British Science Association communications officer Matiu Workman was asked to partake in One Voice Blackburn's community cohesion campaign, 'I'm Not a Muslim But I Will Fast For One Day'. Here he recounts his experience and what he learned from the event.

When I was first asked if I would be interested in partaking in One Voice Blackburn’s Ramadan initiative, it only took a few minutes to say yes. This was despite a very limited understanding of what it would involve.  
However, there were a few reasons it made sense to me, both from a personal and organisation point of view.  

The British Science Association is always looking for ways to strengthen and engage its connections and networks with different community groups. This opportunity to then be invited into their own community conscience initiative that has been running for six years was a great way for us as a charity to reciprocate the trust they had in us in sharing their story. 
In all honesty, this was secondary to why I had responded almost immediately. 
On 15 March 2019, more than 50 people lost their lives in a terrorist attack at a mosque during Friday Prayer in Christchurch, New Zealand. It was an unprecedented assault on the rights of the country’s Islamic community, yet they remained compassionate and warm with their fellow New Zealanders.   
I couldn’t quite fathom how a group that had been so targeted could continue to be so kind amidst of the chaos. Where did they find this love? I wanted to understand this for myself without being obtrusive, so this opportunity was one I was drawn to. 
I did as much reading as I could in the days leading up to my day of Ramadan. It’s amazing, isn’t it, how knowledge can be found in so many ways. For the Islamic community, that journey to knowledge reaches a pivotal point during Ramadan, the ninth and most significant month of the Islamic calendar. With an awakening to the importance of the month-long fast, I headed to sleep ready to embrace what was to come. 

I woke at 2.50am and was sipping on a glass of water when I looked out over my apartment balcony ahead of the 2.56am fast*. Six of the 140 apartments within our complex were illuminated, with faint sounds of cutlery on plates ringing out in the silence of night. The only comparison I can make was the comfort of seeing lighthouses across a dark night.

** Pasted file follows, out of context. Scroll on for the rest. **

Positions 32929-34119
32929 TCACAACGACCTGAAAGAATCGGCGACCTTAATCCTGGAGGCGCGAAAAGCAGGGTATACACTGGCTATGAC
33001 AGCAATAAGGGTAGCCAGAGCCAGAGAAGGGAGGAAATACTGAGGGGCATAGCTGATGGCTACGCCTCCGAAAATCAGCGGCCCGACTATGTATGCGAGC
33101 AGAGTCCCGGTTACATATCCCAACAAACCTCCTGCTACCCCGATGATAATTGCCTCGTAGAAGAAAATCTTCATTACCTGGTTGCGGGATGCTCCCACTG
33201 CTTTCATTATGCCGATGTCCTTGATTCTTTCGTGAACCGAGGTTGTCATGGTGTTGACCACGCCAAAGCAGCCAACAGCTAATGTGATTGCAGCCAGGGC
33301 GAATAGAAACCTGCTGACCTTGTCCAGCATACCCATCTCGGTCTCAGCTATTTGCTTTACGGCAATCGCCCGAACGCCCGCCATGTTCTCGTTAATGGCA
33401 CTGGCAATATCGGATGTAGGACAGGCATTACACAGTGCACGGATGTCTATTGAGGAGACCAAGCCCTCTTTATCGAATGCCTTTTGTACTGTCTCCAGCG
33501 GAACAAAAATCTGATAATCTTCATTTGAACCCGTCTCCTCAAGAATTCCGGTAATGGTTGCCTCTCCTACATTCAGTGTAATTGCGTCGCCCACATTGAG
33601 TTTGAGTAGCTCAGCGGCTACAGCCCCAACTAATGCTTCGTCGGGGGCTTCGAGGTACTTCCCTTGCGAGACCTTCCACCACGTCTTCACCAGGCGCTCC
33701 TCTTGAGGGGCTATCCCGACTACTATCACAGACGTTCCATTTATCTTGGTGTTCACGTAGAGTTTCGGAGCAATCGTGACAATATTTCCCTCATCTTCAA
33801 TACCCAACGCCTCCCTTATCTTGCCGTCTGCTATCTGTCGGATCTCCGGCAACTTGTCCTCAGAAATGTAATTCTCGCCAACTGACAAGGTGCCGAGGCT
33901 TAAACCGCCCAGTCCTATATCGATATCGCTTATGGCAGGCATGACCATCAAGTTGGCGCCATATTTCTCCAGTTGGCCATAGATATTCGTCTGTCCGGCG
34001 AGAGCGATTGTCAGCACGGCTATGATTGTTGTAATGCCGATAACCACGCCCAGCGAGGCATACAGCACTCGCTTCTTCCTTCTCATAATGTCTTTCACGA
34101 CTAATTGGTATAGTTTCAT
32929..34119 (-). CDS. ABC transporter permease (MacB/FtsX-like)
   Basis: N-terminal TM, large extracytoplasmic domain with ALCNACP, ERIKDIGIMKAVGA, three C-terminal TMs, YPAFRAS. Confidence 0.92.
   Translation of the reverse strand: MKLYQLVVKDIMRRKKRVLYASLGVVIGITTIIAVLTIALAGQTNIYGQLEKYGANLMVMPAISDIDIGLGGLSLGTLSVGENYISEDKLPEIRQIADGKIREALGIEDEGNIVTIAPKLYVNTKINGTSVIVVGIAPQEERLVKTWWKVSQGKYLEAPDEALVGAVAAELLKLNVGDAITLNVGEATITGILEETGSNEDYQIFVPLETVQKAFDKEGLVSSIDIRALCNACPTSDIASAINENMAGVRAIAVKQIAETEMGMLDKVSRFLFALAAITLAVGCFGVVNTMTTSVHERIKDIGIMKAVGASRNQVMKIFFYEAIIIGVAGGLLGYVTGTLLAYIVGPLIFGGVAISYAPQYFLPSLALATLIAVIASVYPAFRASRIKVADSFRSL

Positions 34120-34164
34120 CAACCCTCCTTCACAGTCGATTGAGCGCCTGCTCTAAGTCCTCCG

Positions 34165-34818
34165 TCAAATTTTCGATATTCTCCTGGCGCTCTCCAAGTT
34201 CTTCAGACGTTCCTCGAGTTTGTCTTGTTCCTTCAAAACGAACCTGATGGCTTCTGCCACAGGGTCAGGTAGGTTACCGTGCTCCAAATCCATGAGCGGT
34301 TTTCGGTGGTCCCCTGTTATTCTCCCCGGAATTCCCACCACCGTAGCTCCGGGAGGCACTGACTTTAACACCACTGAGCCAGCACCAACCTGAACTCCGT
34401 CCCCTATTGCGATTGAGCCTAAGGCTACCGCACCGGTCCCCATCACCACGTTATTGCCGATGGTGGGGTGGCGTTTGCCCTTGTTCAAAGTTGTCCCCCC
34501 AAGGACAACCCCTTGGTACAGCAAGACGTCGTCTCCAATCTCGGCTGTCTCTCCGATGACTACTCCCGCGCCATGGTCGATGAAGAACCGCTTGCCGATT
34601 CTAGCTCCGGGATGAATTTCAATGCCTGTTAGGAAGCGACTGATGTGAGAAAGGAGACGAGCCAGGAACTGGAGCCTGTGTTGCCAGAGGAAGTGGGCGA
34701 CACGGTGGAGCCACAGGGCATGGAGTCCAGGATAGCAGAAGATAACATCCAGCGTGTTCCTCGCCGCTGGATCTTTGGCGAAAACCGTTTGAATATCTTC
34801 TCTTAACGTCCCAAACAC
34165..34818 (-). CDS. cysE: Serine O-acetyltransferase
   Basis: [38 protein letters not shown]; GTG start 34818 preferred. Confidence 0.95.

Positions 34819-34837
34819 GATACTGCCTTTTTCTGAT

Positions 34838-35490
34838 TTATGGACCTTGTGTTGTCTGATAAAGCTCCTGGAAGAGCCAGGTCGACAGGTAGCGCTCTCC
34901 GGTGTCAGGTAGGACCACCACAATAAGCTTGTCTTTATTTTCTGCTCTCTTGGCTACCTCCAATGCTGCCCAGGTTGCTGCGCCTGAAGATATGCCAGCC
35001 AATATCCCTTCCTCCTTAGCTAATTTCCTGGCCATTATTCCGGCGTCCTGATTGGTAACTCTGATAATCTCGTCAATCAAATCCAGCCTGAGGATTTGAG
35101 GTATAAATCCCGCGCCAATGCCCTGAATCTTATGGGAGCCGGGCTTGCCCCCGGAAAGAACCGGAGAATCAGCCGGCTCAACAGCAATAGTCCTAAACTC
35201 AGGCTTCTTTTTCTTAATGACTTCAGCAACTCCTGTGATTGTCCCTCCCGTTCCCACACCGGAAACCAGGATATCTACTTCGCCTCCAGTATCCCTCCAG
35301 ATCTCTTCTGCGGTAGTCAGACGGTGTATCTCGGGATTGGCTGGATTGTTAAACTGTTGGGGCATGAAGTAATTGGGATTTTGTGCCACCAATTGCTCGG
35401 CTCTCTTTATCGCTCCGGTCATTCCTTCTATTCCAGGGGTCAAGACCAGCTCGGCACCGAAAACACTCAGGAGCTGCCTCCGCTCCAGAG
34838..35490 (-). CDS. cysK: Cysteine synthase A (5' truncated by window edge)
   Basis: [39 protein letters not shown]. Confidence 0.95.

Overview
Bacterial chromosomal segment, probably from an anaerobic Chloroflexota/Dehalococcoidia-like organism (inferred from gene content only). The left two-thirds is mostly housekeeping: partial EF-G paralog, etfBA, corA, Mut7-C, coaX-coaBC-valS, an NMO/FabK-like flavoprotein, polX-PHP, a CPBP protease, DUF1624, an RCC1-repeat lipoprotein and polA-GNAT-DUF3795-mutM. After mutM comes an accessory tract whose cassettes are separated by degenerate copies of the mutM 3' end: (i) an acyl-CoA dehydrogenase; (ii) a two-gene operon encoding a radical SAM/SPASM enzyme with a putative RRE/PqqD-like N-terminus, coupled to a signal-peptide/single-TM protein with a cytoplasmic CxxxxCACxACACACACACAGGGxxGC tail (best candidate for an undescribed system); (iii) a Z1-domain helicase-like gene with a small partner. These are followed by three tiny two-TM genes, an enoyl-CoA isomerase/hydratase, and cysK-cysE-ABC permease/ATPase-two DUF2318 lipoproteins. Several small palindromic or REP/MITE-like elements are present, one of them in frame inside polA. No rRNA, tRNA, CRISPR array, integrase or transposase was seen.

I eventually returned to sleep before going about my daily routine. Something felt different, though. There was no hunger, no thirst to speak of. This felt strange at first, I hadn’t had any food since the night before, but then I remembered about what I had been reading the day before. 
One of the most poignant opportunities within Ramadan is the chance to reset mentally and spiritually. The month-long process isn’t simply about going without food or water throughout the day. It is also about purifying your mind, letting go of the negative thought processes we cultivate on a day to day basis. This is just as difficult, if not moreso, than the physical hunger and thirst. 
My mind had been filled with a positive wave throughout the day, and as the 9.22pm* time to break the fast drew closer, the rumbling stomach awoke. There was no stress or frustration, though, as the minutes ticked down. Instead there was a peace in knowing this was part of a bigger process, of drawing your attention to the purity of the mind and body. Of being grateful for having what you have. 
When the time came to finally break the fast, I tucked into a punnet of raspberries as part of my iftar and immediately felt a return to some form of physical and mental regularity. It was bizarre at how immediate the old ways of thinking returned as the raspberries disappeared. 
Taking part in the Day of Ramadan was a refreshing moment in a time of wider uncertainty. This opportunity to refresh mentally and physically has personally reiterated how important it is to improve in the present, rather than retreat to an older version of oneself. 
I do, however, write this from a position of immense privilege, having only gone through one day of Ramadan. For those who have gone through this month-long journey in the most testing of circumstances - thank you for allowing me to walk with you on one small step along the path. Ramadan Mubarak. 
*The lunar nature of the fast means it begins at different times in various parts of the UK. The London fast began at 3.12am, but as I was invited by a group in Blackburn, I followed their timelines.